Types of Fleas

Last Updated: December 30, 2016

There are thousands of different species of fleas throughout the world, here are the most common ones that are in America. These creatures attack both pets and humans and inhabit their furs, our hair, and homes.

Cat Fleas – These are the most common type of flea, at least here in America. Cat fleas live on cats, dogs, and numerous other animals, they are the common fleas found on our pets and inside our homes. They love laying eggs and infesting the carpets, curtains, furniture and entire households as well as the pets.

Chicken Fleas – As their name implies, these fleas love infesting and living on chickens. They live and breed in the chickens coups, and attached themselves with their heads buried into the skins of the chickens. They can be seen around the faces and heads of the chickens when examines closely, as they appear as blackheads, or small black nodules. When you enter a coup to gather eggs, or clean it, or even to simply visit your chickens, you can become a temporary host for these biting pests.

Rat Fleas – Northern Rat Fleas – These nasty little critters are always feeding off the blood of rats and mice. If you have a pet mouse, and have often spotted it scratching it’s self, or seen fleas on it, these are very likely the culprits. They favor the blood of rats and mice, but like most other fleas, if brought around humans they will also feed of the blood of people.

Oriental Rat Fleas – As their name implies these fleas were brought to Europe and America onboard ships from the orient. These are the nasty fleas that were responsible for the great black death (plague) incident that killed millions, it is estimated to have killed 30% to 60% of Europe’s population. These fleas are now common in America in coastal towns, and cities, and even along rivers. They often infest not only rats, but raccoons, opossums and other animals that live near these same areas. If you go fishing, and find a flea crawling on your arm, or some other place, it will probably be an oriental rat flea.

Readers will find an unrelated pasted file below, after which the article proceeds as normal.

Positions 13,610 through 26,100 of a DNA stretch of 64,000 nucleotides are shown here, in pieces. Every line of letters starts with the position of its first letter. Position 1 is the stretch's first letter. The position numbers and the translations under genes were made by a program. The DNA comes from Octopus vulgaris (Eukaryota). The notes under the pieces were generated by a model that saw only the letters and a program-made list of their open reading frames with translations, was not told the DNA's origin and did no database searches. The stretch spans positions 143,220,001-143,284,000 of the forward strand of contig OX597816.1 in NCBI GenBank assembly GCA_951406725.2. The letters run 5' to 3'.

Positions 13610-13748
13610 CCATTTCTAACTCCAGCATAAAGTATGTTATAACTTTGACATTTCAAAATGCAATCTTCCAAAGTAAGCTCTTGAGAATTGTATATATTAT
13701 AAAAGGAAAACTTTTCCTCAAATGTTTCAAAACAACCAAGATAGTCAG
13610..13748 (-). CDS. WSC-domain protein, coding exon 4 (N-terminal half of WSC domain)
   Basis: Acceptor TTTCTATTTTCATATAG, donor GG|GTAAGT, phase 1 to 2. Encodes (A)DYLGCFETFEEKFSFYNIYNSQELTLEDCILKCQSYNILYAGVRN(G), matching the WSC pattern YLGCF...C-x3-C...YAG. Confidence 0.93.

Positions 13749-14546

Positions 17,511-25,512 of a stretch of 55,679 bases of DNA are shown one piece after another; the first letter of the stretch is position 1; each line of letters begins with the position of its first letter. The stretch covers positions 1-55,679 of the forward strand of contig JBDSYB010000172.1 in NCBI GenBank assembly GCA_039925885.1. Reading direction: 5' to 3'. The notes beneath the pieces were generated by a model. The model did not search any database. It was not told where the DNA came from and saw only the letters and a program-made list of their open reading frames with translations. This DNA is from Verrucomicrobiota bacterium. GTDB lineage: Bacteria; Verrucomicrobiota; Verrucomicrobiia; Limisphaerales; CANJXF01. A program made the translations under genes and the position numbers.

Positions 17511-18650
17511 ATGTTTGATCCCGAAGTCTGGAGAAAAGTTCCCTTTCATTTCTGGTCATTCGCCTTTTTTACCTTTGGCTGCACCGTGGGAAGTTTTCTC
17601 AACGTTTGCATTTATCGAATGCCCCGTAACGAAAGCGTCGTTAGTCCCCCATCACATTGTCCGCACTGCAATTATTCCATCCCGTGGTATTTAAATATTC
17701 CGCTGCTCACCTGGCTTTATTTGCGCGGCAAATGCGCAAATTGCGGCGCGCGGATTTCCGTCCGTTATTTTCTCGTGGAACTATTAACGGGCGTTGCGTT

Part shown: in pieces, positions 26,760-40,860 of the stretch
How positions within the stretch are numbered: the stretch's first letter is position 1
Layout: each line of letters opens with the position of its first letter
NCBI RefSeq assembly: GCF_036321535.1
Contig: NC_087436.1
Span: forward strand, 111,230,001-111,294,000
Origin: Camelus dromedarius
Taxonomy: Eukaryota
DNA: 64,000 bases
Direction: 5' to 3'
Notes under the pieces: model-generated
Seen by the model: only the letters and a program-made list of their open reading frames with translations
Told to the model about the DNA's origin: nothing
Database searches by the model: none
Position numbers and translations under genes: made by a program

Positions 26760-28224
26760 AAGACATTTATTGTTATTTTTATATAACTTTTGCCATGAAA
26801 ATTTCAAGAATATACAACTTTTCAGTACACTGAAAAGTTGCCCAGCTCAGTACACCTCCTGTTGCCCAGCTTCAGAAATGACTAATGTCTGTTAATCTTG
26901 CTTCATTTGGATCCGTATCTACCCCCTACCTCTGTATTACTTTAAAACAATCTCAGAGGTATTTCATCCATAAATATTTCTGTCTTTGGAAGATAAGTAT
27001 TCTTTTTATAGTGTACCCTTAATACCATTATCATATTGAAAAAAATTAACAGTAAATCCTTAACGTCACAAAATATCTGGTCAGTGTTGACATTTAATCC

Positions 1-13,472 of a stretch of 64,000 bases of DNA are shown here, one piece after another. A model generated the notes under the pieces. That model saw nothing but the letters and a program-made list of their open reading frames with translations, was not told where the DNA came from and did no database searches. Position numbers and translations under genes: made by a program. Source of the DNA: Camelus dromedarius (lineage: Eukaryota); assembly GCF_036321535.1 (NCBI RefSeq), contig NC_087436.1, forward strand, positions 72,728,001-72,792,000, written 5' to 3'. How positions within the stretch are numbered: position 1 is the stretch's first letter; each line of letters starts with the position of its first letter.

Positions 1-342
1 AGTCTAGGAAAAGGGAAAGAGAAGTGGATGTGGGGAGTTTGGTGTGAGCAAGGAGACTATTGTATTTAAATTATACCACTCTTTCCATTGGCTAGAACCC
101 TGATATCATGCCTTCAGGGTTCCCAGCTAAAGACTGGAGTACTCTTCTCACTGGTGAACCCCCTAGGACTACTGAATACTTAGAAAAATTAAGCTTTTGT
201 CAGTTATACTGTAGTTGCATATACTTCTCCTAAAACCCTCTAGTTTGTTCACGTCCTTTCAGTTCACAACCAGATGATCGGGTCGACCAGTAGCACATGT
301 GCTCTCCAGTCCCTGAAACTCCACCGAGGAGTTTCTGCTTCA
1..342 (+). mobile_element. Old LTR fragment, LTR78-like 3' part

Human Fleas – Most folks will tell you people do not become infested with or get fleas! This is not true at all, in fact there is a species of flea called the: Human Flea. It looks very similar to any other flea, except under a microscope. This type of flea likes to infest the hair of humans, it easily finds a host by hiding on the backs of seats of buses and other vehicles, and hitching rides in the hair of new passengers. These fleas love to infest hairy areas of people such as the heads, under the arms and other areas. They live quite well on people, and gorge themselves off the blood. Human Fleas are not that common anymore, thanks to better hygiene and cleaning methods, but they are still out there.

Sand Fleas – These are the little villains that often bite your ankles when at the beaches. When you lie down on the sand, they will bite any body part that is close to the ground. They are one flea that looks different then most others, in fact their appearance is more like that of a very tiny shrimp-like creature. Sand fleas feed on organic and dying plants, especially seaweed that washes up on a beach. If you are near the beach, these fleas may be found any place there is sand, but if there are little piles of washed ashore seaweed, or other vegetation, this is a hotspot to pick up some sand flea bites.


Flea Bites on Humans